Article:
151. That goes right back to changing the culture.
  (Ms Weyman) Yes, it does.

  152. How do we do that?
  (Dr Guthrie) Good question.

  153. Have you got an answer?
  (Dr Guthrie) There is no one answer to that. I think we all agree—

  154. Can you throw out several ideas.
  (Ms Weyman) I think the comments you make in your report could be very important for helping to change the culture.

  155. Give us some pointers.
  (Ms Weyman) By saying that you agree with the provision of sex education, you do think it should start early, that it does need to be comprehensive and that it needs to address facts, information but also developing children's communication skills and their understanding of attitudes and values. That sort of sex education is the type which is shown to be the most effective.

  156. We have to get it out from under the taboo that we have all been brought up with.
  (Dr Randall) I think just covert advertising. If you go and try and advertise clinic services you will get an awful lot of people who say "Oh, no, we do not want that, thank you very much".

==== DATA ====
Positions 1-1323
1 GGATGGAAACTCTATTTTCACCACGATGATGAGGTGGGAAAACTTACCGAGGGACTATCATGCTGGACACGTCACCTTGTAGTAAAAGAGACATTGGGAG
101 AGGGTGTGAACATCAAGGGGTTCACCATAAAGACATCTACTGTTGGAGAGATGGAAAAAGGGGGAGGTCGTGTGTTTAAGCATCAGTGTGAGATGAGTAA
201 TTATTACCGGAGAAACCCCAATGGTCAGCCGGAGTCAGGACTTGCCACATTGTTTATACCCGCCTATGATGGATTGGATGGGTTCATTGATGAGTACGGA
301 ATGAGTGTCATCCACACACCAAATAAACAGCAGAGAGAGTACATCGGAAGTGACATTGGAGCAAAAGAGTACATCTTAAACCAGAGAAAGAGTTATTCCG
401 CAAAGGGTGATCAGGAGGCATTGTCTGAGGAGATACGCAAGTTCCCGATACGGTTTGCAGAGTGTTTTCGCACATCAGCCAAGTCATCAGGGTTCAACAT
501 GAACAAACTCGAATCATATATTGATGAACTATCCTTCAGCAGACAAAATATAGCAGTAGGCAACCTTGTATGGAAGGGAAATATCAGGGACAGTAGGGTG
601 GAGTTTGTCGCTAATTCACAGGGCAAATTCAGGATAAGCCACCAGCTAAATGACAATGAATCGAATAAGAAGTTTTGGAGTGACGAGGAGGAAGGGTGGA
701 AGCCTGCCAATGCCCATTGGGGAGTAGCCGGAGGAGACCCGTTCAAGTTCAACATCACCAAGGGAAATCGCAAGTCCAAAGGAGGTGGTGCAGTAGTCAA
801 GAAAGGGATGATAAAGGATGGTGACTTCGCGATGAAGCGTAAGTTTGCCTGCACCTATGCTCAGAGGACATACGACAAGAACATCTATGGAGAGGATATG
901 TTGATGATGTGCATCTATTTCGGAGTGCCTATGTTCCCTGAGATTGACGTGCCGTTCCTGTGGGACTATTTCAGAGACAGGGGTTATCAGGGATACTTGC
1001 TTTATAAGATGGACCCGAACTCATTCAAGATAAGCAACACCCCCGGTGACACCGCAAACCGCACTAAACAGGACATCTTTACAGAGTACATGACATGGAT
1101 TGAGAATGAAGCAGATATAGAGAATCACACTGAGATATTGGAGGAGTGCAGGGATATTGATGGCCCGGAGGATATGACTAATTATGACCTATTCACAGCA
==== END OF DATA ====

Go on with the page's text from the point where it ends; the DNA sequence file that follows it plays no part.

Mr Burns

  157. Advertise what?
  (Dr Randall) Contraceptive services, where you go for whatever it might be. There was a campaign some time ago about trying to advertise emergency contraception, a concept where you might have little stickers in public conveniences for that. An awful lot of district councils said "Oh, no, we cannot have that". It is all back to this business that we cannot talk about sex openly, sex does not happen.

Dr Taylor

  158. There is a huge lot of education, not only of primary children but of adults to bring it out into the open.
  (Dr Randall) Yes.

Julia Drown

  159. Yes, I want to provoke some more hysterical reaction. It is the same newspapers which have the reaction basically which uses sex to sell their papers half the time, which is very interesting. To get them even more hysterical, one of the things we picked up in Brussels was the idea that where we have got teenagers who do not engage in lessons because the lessons are stuffy, rather than just calling it sex education they should be called good lover lessons because that would be the hip and cool thing to attract people to. Being a good lover would mean being involved in a relationship, both partners taking the responsibility for contraception, both partners thinking about condoms and carrying them and so on. I would like your reaction to that? Then, just going back to the Sexual Health Strategy, I am just interested in the comments in the submission from the Family Planning Association. Can you say a bit more about your proposals for Chlamydia screening having a higher status in the Strategy and also about helplines needing to be all integrated with the NHS and others?
  (Ms Weyman) Shall I pick up those points first?